However, if high heels are too much and you think sneakers are too casual, sandals are also a good option. And remember; don’t let this advice discourage you. You can always try and improvise whatever you think will look best in the end.

Question: What do you wear with a silk dress?

Answer: That’s an excellent question! You see, it depends on the place you’re going to go. If we’re talking about shoes and for more casual wear, sandals and sneakers are a great choice. For other types of clothing, you can also use a jacket above the dress because it adds texture and makes the outfit look effortless and chic. 

The main problem with pulling off a silk dress is to make it look elegant instead of looking like you just got out of bed. So if you can overcome that barrier, you’re almost all the way done. (Either way, the pajama clothes are still a trend, so maybe you shouldn’t worry that much about that).

Question: Are silk dresses comfortable?

Answer: Short answer, yes! Silk garments outperform other fabrics by far if we talk about comfortability. Silk has a smooth surface that makes it very comfortable.

Silk is also lightweight and gives the skin a soothing sensation, long-lasting transience, and comfort. Besides, its natural temperature-regulating properties provide the silk a paradoxical ability to cool and heat simultaneously.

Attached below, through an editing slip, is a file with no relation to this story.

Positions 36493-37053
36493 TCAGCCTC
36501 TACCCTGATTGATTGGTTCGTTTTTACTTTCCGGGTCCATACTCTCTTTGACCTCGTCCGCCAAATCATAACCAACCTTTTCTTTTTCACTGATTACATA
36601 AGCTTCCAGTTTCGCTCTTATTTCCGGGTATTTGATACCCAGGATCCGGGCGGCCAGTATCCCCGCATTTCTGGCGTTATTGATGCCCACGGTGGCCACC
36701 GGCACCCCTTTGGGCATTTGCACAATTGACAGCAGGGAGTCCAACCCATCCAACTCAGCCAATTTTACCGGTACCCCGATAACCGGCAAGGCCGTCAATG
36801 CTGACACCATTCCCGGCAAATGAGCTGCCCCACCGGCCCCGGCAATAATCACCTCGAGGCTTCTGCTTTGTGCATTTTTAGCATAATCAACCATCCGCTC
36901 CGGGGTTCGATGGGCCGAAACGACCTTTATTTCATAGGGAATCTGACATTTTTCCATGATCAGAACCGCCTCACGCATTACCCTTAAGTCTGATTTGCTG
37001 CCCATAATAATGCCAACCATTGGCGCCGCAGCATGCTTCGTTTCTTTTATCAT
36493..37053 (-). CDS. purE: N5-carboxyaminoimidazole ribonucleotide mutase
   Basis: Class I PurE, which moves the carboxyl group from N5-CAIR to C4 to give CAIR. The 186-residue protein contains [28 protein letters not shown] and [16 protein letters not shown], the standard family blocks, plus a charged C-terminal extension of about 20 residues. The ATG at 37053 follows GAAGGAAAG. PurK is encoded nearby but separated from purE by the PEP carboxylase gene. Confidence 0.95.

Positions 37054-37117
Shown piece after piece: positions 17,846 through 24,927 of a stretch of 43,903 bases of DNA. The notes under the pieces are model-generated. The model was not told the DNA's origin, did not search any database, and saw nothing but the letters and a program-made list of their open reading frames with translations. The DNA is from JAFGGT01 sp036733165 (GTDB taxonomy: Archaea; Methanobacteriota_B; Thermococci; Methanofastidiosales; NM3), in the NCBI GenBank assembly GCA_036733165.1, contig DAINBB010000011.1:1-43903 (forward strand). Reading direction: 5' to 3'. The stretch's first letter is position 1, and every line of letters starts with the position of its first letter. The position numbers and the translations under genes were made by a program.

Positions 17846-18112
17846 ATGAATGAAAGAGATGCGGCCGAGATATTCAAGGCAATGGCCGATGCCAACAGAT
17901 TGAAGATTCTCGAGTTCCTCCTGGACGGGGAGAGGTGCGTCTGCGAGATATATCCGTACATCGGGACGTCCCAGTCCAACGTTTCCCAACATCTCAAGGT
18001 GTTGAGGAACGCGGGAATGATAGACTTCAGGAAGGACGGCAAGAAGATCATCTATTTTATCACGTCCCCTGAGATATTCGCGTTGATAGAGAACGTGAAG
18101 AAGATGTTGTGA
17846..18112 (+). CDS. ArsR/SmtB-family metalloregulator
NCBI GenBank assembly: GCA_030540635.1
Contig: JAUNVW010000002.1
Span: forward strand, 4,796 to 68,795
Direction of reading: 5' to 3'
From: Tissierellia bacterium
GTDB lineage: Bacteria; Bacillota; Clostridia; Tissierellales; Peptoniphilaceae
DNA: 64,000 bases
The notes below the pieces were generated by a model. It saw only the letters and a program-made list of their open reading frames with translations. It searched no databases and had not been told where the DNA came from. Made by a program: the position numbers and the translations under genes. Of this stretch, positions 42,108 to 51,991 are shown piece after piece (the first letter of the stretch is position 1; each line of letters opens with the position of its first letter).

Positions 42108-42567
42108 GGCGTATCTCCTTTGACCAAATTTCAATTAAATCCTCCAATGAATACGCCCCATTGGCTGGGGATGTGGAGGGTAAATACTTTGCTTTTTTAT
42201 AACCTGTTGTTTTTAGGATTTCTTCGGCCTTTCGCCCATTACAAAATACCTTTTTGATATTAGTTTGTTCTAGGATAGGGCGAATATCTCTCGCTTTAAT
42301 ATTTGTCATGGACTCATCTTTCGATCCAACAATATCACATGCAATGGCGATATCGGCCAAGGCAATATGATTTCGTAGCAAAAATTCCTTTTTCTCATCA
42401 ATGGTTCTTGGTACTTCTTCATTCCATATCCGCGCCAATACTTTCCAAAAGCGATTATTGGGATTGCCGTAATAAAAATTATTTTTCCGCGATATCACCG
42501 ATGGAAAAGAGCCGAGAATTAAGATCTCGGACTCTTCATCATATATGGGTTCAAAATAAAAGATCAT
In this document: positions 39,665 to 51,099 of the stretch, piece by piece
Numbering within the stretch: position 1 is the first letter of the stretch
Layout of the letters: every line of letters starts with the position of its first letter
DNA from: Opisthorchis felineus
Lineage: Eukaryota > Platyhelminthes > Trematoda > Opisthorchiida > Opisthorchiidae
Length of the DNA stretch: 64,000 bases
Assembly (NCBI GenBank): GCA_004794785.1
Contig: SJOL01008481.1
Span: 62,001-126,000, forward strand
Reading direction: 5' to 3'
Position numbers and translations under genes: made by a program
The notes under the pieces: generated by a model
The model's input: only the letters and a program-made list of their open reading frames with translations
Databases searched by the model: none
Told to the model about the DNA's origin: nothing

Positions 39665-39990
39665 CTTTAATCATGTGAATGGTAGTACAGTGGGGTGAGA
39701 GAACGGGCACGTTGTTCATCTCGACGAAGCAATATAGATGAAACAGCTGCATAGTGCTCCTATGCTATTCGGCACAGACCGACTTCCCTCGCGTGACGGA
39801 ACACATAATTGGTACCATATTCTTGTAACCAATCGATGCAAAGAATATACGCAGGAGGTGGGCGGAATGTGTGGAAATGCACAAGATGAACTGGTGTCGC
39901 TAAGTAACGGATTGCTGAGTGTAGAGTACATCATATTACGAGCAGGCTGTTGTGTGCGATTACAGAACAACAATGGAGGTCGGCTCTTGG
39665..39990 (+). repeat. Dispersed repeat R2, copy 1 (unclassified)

Question: What do you wear under a silk dress?

Answer: Whatever you are wearing, you always have to pay attention to the underwear. Still, when wearing tight dresses, there are specific rules you have to pay attention to. 

Some of these include using a strapless bra and a seamless bottom. About the color, black and nude colors usually work best. 

Question: Are silk dresses flattering?

Answer: Yes, they can be flattering for any woman regardless of her size and body type. Don’t get intimidated if someone tells you otherwise! Remember you have to wear the dress with attitude for it to work. 

One of the first steps is to know which colors are better for your skin tone and which cuts fit you better. For example, designers recommend pink colors for tan-skinned women and red colors for fair-skinned women. It all depends.

Neutral colors like beige and black work well for everyone. After you’ve known all of this, it’s easier to go on the look for the perfect silk dress.